The history of capitalism is the history of marketing; the history of marketing is the history of communication; and the history of communication is, in part, the history of humanity’s ability to deliver and reach audiences. The media infrastructures of the 19th and 20th centuries convinced advertisers that the best way to market a product was to implant its name, associated with some feeling or image, into the minds of as many consumers as possible. The rhetorical impact of brand-image repetition cannot be understated– history is saturated with the bright images illustrated on the printed page, the catchy jingles heard on the radio, the flashing screen of the television advertisement. Even mailers, billboards, native advertising (still popular in podcasts these days), telemarketing calls, and pop-up ads have maximized their admittedly limited persuasive powers, mostly through constant repetition. The days of big-broadcast, massively-scaled advertisements likely peaked in the latter half of the 1990s or in the early 2000s. In turn, with the rise of social media like Twitter, Facebook and Instagram came a newfound ability for advertisers to connect with consumers: directly within their personal spheres of identity. When identity is external, and the work of Marx, Althusser, and Deluze and Guattari reminds us that it always has been, information landscapes not only hail us and interpellate us, invading our fertile minds, but also drive our consumption in a restricted, libidinal economy governed by instinct and desire. It is within the context of this great transition from information being comparatively scarce to the the epistemological revolutions(s) inaugurated by the internet that the concept of the micro-targeted advertisement has come about. In many ways, this emergence constitutes a profound, and perhaps dangerous, exposure within modern information consumption habits, habits that merit further exploration if they are to be understood and reacted to strategically.
Advertising has always been about projecting and inspiring identity. On Instagram, for example, where identity is constructed, invented and maintained through meticulous attention to cultural symbolism, taste and fashion, the cutting-edge and quasi-avant garde are oftentimes privileged, which affects the advertisements sent to consumers as well. It’s through this lens that I’d like to examine my own Instagram account, a place in which my infosphere is composed of not only the selfies of my friends, the pictures of my co-worker traveling to India and a meme posted by a man in Vancouver using a hashtag I follow, but also sponsored advertisements inserted directly into the Instagram home interface.
They key difference here between the ways companies communicate their messages to consumers through non-internet forms and the ways they’re able to do it now is that consumption on the internet is not only trackable, but it’s easily and inexpensively trackable and in multitudinous detail. Some examples: Instagram tracks the account I’ve been using since the platform’s inception in 2011/2012. As you’ll see in the images below, Instagram’s parent company Facebook has assembled a list of at least 800 or so keywords to target advertisements to my account. Some are innocuous and harmless, such as “Met Gala” and “Street Art.” Some defy prediction: why am I, a lifetime non-smoker, prone to being served advertisements based on the “electronic cigarette”? Others, as you’ll see in Fig. 3, hold complex and intricate ideological implications that global democracy may hinge upon.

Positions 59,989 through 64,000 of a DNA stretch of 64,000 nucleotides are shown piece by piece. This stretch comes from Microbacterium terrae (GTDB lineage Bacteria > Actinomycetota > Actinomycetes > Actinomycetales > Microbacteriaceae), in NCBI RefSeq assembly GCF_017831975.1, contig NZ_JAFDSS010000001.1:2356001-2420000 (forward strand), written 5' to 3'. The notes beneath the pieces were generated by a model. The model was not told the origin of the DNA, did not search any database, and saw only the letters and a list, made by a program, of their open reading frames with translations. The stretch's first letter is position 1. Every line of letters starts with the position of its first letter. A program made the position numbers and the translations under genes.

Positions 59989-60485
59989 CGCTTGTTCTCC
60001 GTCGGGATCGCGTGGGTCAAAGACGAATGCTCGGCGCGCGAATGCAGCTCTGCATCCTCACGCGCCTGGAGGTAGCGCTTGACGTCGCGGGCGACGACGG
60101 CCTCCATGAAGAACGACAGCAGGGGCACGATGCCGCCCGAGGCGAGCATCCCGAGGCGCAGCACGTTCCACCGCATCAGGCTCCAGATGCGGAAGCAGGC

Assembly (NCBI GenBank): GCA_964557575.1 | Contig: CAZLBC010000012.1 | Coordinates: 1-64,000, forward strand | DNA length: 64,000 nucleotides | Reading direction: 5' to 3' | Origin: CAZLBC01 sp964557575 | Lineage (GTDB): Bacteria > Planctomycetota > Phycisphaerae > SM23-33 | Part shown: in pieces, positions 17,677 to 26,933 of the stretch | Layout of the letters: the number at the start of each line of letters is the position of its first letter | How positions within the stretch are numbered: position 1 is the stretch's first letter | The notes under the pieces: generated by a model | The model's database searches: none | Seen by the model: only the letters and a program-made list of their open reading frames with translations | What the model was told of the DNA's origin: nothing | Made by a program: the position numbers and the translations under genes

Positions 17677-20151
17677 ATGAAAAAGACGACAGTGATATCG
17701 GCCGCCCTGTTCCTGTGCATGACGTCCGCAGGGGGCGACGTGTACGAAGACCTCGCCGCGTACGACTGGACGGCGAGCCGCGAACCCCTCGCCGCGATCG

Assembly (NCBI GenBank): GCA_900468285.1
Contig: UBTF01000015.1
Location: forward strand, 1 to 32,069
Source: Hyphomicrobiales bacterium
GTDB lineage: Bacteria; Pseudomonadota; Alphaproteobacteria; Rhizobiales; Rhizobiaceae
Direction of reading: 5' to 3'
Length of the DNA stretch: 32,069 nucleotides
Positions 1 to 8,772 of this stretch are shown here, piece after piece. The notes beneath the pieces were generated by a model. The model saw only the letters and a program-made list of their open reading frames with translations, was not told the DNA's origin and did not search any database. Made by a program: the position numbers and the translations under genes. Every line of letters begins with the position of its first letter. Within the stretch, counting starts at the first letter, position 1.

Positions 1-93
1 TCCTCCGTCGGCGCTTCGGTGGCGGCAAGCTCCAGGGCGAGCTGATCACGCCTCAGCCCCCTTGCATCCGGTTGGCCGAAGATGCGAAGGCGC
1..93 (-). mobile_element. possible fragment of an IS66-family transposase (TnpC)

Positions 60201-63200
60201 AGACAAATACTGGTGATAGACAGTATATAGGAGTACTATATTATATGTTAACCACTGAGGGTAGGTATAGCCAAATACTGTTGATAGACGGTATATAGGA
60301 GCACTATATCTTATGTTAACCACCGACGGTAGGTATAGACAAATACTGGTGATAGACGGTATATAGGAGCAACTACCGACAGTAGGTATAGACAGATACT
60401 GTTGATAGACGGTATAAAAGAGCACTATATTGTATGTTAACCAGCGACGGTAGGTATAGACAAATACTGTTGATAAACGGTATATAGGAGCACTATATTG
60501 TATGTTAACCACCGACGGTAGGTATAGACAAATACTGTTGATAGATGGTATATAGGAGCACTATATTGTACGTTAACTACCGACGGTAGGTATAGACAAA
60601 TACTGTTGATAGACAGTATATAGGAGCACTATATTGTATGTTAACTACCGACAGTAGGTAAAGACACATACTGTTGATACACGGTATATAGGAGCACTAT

Fig. 1– The keywords Instagram uses to serve me advertisements catered to my search histories across various platforms, including different websites I’ve visited in the past.
Fig. 2- Instagram tracks a user’s tagged locations, serving them advertisements relevent toward local and travel-based locations. In this case, Instagram has targeted me based upon my visits over the past year to Sanibel Island, Florida and the Hudson Valley in New York, and toward Syracuse NY, a city I lived in for some time in 2016.
Fig. 3- As you can see, Instagram is not shy about letting its users know they’ve been targeted based upon political affiliations. In this case, I’ve been targeted with the “Donald Trump” keywords alongside that of “Russia,” surely a problematic concern after Russia intervened in the 2016 election using Instagram as one of their primary platforms for disseminating information.
Fig. 4- A user can view which keywords are used to target their account by simply checking their account data in their settings within the mobile phone application.
As a minuscule case study, little can be drawn from the tracking and servicing of ads to a single account. Many studies are examining similar trends as those I’ve discussed here. Big tech can’t seem to separate itself from facilitating the spread of white supremacy, and big data often seems to change so quickly and be so unavilable to those outside the corporate world that it is difficult for us to grasp its lessons, much less learn from it and respond intelligently in long-term practice. Instagram and Facebook are, in reality, simulations of the everyday experience of human beings traveling, eating and socializing in the world. As simulations, they of course offer perspectives and make claims on experiences. Social media offer unique ways of encountering products, ideas and corporate brandings. Data mining allows corporations to interact with the consumer from a greater distance and in greater intimacy than ever before, but consumers are not unequipped with responsive agency of their own. This response, it seems, may hold grave implications for democracy as it is determined and enacted online.